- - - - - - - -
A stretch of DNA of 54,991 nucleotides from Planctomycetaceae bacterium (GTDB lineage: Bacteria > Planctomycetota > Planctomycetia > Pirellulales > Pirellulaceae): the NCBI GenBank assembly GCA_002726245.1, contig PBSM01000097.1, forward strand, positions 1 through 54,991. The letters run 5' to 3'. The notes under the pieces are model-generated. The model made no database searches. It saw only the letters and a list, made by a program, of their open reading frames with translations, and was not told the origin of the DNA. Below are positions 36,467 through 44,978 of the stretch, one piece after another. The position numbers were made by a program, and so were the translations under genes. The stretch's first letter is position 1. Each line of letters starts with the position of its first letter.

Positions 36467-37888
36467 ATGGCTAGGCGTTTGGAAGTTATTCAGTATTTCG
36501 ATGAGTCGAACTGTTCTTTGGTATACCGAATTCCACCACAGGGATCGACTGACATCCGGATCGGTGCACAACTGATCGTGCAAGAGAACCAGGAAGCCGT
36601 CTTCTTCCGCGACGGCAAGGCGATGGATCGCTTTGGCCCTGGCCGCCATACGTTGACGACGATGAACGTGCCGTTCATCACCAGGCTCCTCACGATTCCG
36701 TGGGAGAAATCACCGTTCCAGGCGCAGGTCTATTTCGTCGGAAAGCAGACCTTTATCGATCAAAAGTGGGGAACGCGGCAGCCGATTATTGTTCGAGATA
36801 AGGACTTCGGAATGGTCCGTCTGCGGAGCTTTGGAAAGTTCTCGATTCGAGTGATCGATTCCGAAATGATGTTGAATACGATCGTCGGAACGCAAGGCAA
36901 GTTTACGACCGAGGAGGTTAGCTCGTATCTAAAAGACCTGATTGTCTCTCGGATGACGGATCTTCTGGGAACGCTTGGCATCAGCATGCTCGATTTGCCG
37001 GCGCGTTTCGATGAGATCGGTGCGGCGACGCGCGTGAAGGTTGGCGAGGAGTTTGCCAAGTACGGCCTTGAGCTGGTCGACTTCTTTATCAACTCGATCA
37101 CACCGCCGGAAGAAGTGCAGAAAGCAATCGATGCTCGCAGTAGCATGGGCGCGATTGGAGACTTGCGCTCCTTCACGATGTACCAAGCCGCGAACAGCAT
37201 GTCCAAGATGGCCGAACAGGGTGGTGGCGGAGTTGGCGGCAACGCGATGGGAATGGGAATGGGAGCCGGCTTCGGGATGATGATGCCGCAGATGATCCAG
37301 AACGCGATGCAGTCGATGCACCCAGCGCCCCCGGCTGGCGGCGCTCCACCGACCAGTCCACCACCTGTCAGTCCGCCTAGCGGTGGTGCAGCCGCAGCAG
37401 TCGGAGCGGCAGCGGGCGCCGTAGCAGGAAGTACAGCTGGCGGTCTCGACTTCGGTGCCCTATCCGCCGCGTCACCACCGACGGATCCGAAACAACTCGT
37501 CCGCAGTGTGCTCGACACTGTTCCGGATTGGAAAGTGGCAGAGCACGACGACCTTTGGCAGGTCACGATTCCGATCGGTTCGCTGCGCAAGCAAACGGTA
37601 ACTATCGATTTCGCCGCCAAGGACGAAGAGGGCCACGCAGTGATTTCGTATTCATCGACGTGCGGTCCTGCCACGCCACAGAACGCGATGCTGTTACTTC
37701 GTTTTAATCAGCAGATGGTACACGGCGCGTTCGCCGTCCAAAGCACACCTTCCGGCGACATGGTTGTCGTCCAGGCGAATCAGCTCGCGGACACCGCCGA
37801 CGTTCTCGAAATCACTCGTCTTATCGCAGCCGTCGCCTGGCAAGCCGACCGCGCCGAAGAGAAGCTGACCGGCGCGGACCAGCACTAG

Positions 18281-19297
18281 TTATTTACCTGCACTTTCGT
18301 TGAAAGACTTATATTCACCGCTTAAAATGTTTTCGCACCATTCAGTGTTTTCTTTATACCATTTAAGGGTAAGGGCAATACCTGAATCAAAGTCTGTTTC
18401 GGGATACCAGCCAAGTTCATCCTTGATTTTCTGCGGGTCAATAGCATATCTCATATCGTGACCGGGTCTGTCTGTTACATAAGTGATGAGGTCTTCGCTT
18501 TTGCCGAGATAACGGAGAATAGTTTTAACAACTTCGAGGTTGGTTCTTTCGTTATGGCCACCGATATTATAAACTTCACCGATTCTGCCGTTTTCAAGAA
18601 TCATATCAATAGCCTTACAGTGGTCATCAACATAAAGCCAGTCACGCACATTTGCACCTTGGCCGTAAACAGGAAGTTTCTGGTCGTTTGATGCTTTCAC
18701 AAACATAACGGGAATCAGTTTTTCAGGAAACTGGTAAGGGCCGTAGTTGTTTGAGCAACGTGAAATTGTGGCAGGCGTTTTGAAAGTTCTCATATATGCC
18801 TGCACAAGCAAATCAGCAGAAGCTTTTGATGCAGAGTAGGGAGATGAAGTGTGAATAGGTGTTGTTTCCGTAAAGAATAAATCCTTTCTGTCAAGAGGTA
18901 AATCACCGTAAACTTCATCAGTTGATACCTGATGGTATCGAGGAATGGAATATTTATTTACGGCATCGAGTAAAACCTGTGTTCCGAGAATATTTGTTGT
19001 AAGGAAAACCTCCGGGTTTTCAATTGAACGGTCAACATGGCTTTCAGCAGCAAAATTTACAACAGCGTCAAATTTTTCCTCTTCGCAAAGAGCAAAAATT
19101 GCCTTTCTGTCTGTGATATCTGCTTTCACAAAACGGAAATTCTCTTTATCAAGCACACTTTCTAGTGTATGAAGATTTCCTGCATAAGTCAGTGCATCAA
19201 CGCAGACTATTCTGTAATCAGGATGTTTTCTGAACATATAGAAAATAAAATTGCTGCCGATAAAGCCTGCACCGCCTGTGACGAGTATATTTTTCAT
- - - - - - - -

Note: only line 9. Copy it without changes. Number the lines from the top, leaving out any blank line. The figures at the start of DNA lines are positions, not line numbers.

37001 GCGCGTTTCGATGAGATCGGTGCGGCGACGCGCGTGAAGGTTGGCGAGGAGTTTGCCAAGTACGGCCTTGAGCTGGTCGACTTCTTTATCAACTCGATCA